Last week’s economic reporting included readings on housing markets, building permits issued, housing starts, and sales of previously-owned homes. The Federal Reserve released its scheduled monetary policy statement and gave a press conference with Fed Chair Jerome Powell. Weekly readings on mortgage rates and jobless claims were also published.
NAHB: Home Builder Confidence In Housing Markets Lags for 9th Consecutive Month
The National Association of Home Builders reported lower builder confidence in housing markets in September; this was the ninth straight month that builder confidence fell. Readings of 50 and above indicate that most home builders surveyed reported positive views of the U.S. housing market. Excluding readings during the pandemic, September’s reading was the lowest measure of builder confidence since May of 2014.
Component readings for the monthly housing market confidence reading were also lower in September. Builder confidence in housing market conditions over the next six months fell by one point and confidence in prospective buyer traffic in housing developments was also one point lower.
All four NAHB regions reported lower builder confidence readings in September than in August. The western region reported a ten-point drop in builder confidence and the southern region saw builder confidence in housing markets drop by seven points. The midwestern and northeastern regions each reported a drop of five points in builder confidence in September. Rising mortgage rates and home prices contributed to the dip in homebuilder confidence.
Federal Reserve Raises Target Rate Range and Mortgage Rates Follow
The Federal Reserve raised its target interest rate range again in an attempt to slow rapid inflation. The target interest rate range was raised by 0.75 percent to a range of 3.00 to 3.25 percent. The Federal Reserve has a dual mandate of maintaining inflation at or near two percent and achieving maximum employment.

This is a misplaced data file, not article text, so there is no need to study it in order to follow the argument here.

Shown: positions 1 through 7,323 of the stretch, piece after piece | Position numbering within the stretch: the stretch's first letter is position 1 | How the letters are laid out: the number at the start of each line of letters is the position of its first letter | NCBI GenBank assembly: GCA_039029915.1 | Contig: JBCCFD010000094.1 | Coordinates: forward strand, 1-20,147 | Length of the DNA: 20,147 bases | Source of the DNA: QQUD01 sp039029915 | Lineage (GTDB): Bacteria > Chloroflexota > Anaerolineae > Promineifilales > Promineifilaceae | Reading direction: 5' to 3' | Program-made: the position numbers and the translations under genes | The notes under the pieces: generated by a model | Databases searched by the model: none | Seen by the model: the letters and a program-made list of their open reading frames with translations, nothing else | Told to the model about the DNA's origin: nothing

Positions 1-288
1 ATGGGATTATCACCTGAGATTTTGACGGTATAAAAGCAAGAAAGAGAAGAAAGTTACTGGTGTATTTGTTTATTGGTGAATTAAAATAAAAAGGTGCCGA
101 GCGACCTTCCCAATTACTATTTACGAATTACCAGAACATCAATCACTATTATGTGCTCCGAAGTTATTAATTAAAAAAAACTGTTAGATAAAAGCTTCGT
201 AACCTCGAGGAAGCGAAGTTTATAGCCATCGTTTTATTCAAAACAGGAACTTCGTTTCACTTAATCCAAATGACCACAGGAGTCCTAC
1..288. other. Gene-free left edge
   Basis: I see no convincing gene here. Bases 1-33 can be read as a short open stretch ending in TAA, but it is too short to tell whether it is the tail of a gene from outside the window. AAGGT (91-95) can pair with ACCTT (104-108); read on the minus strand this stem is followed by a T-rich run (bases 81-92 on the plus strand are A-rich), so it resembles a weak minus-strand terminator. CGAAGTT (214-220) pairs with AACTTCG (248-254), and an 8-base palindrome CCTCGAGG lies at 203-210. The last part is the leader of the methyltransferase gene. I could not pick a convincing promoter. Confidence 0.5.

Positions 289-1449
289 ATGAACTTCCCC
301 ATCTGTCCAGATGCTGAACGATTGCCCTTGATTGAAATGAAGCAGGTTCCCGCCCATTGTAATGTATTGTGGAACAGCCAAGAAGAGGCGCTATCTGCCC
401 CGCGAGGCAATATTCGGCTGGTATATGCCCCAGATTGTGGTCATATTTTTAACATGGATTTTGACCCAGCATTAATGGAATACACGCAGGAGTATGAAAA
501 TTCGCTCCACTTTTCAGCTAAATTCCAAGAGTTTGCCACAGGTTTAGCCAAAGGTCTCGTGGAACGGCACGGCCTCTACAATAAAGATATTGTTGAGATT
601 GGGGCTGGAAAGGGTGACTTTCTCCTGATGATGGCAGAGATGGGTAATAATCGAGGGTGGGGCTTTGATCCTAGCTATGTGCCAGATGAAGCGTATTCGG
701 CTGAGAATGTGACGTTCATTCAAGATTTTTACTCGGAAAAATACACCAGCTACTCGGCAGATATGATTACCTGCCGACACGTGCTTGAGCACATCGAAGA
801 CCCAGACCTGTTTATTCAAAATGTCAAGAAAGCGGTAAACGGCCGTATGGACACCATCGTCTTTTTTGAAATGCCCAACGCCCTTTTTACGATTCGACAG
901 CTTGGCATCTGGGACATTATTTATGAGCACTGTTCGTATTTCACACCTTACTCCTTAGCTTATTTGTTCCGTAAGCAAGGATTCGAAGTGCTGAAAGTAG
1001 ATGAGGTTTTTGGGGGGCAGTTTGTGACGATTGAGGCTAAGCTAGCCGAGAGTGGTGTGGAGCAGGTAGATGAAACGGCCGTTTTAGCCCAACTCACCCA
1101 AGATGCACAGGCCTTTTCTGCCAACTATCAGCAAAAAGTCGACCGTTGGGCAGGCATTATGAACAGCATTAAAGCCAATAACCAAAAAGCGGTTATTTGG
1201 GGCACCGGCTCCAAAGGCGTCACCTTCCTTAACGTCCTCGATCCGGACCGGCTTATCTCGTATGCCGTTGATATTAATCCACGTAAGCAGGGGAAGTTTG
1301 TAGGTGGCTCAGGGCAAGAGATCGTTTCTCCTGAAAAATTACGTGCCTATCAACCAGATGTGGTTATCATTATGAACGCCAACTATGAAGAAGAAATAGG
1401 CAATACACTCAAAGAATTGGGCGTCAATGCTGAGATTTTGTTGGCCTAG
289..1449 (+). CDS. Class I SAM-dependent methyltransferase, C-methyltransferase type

Freddie Mac reported higher average mortgage rates last week. Rates for 30-year fixed-rate mortgages averaged 6.29 percent and were 27 basis points higher than in the previous week. Rates for 15-year fixed-rate mortgages rose by 23 basis points on average to 5.4 percent. Rates for 5/1 adjustable rate mortgages averaged four basis points higher at 4.97 percent. Discount points averaged 0.90 percent for 30-year fixed-rate mortgages and 1 percentage point for 15-year fixed-rate mortgages. Discount points for 5/1 adjustable rate mortgages averaged 0.40 percent.
Initial jobless claims rose to 213,000 new claims filed as compared to the prior week’s reading of 208,000 claims filed.
This week’s scheduled economic reports include readings from S&P Case-Shiller Home Price Indices along with reports on pending home sales and inflation. Weekly readings on mortgage rates and jobless claims will also be released.Share